Introduction

1 Peter 2:9-10, “But you are a chosen race, a royal priesthood, a holy nation, a people for God’s own possession, so that you may proclaim the excellencies of Him who has called you out of darkness into His marvelous light; for you once were not a people, but now you are the people of God; you had not received mercy, but now you have received mercy.”

God speaks through Malachi for the last time before engaging in over 400 years of silence, broken by the announcement of the angel to Zacharias of the impending birth of John the Baptist, the messenger spoken of through Malachi. Malachi’s message is largely directed at the priesthood’s miserable personal walk with the Lord and their public teaching of the people at large to change and facilitate the right relationship with God, followed by the promise of a messenger whose personal example and teachings would properly prepare the hearts of the people for a relationship with God through the Messiah. It’s a lesson to us – the new priesthood – of our personal accountability in our relationship with God, our example to others, and our role in preparing others to accept Christ as their personal Savior.

Through Malachi, God identifies the issues through the posing of several questions in the people’s own words followed by the contradiction of their life’s actions with the Word of God and the message it sends to the people around them.

1The oracle of the word of the Lord to Israel through Malachi.

2“I have loved you,” says the Lord.

But you say, “How have You loved us?”

“Was not Esau Jacob’s brother?” declares the Lord. “Yet I have loved Jacob; 3but I have hated Esau, and I have made his mountains a desolation and appointed his inheritance for the jackals of the wilderness.” 4Though Edom says, “We have been beaten down, but we will return and build up the ruins”; thus says the Lord of hosts, “They may build, but I will tear down; and men will call them the wicked territory, and the people toward whom the Lord is indignant forever.” 5Your eyes will see this and you will say, “The Lord be magnified beyond the border of Israel!”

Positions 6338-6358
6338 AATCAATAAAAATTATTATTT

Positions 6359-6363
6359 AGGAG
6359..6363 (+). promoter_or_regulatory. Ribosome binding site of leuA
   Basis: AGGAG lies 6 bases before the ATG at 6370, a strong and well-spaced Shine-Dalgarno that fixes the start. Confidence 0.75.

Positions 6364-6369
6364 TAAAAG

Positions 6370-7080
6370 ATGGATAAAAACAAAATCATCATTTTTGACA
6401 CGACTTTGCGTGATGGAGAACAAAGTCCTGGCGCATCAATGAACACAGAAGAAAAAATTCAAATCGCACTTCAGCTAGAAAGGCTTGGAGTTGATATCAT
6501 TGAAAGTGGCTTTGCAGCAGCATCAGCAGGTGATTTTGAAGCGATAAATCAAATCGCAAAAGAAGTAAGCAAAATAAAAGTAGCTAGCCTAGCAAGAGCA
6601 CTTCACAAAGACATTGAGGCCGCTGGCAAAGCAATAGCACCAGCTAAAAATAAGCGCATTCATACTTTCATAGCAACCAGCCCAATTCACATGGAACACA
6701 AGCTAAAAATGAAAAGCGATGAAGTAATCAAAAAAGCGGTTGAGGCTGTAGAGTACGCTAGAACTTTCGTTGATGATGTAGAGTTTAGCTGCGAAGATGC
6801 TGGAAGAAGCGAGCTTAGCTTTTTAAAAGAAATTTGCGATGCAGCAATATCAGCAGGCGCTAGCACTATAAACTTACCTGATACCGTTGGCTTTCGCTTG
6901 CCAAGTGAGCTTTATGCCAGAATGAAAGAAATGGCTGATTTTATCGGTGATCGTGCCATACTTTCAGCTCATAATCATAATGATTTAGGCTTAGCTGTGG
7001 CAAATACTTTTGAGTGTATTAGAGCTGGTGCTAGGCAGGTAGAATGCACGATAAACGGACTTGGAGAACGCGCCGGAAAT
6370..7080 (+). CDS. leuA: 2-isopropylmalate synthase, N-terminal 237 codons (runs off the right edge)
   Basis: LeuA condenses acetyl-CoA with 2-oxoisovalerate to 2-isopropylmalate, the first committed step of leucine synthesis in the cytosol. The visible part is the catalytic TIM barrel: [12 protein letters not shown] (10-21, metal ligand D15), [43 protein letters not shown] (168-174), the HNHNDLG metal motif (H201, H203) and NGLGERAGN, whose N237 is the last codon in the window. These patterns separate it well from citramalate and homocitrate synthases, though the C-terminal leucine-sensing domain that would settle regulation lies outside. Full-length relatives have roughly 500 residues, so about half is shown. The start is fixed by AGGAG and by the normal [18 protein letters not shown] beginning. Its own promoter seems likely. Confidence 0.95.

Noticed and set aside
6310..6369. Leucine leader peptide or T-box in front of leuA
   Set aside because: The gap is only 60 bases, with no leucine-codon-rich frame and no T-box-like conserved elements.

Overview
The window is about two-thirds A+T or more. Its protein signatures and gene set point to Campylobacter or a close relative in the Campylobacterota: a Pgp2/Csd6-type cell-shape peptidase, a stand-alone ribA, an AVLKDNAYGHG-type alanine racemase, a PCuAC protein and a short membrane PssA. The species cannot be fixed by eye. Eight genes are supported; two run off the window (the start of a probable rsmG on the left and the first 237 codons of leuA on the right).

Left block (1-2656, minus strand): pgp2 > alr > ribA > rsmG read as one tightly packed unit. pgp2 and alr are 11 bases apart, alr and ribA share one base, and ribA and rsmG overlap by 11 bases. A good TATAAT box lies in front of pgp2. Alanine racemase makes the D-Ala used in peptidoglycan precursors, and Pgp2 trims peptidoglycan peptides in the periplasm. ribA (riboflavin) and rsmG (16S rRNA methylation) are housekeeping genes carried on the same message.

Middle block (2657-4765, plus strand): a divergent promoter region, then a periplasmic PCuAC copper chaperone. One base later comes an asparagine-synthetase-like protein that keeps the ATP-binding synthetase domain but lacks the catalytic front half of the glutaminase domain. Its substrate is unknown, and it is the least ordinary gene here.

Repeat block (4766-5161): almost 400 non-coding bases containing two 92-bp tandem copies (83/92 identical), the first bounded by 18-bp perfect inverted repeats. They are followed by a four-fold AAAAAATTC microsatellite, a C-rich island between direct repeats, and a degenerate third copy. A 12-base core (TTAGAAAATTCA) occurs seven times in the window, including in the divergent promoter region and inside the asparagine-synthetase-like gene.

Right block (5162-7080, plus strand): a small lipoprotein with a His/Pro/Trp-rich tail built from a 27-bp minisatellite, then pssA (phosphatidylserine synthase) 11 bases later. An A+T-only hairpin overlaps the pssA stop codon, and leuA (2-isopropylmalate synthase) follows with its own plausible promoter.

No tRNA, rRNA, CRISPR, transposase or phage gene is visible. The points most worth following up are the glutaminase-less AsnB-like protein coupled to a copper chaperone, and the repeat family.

[Read 1:1-5]

Q: What is the answer to the question in v.2, “How have You loved us”?

A: God has chosen them; not just over all the other nations of the earth but even within the same family (Jacob & Esau were brothers).

Ephesians 1:4, “just as He chose us in Him before the foundation of the world, that we would be holy and blameless before Him…”

This verse plainly states that our calling is to be “holy and blameless before Him” – that is, separated and devoted to God’s kingdom, not the kingdom of this world.

Q: What might we surmise from v.4 is the current situation with Esau or those that were NOT chosen?

A: They’re currently “building” or “on the rise”. At the time of this writing Esau is not subdued and, historically, Edom (the descendants of Esau) will have a prominent role in the intervening centuries between Malachi and John the Baptist.

Q: Are non-believers sometimes “doing better” in life than believers? Why is that and what point of view should we take?

A: They’re only temporarily better off from an earthly point of view. We are chosen from God’s much greater, eternal point of view. Our service extends beyond the limitations of this present life.

Point: We must not lose sight of the fact that we are God’s chosen regardless of the current situation, knowing that in the end we will prevail through Him.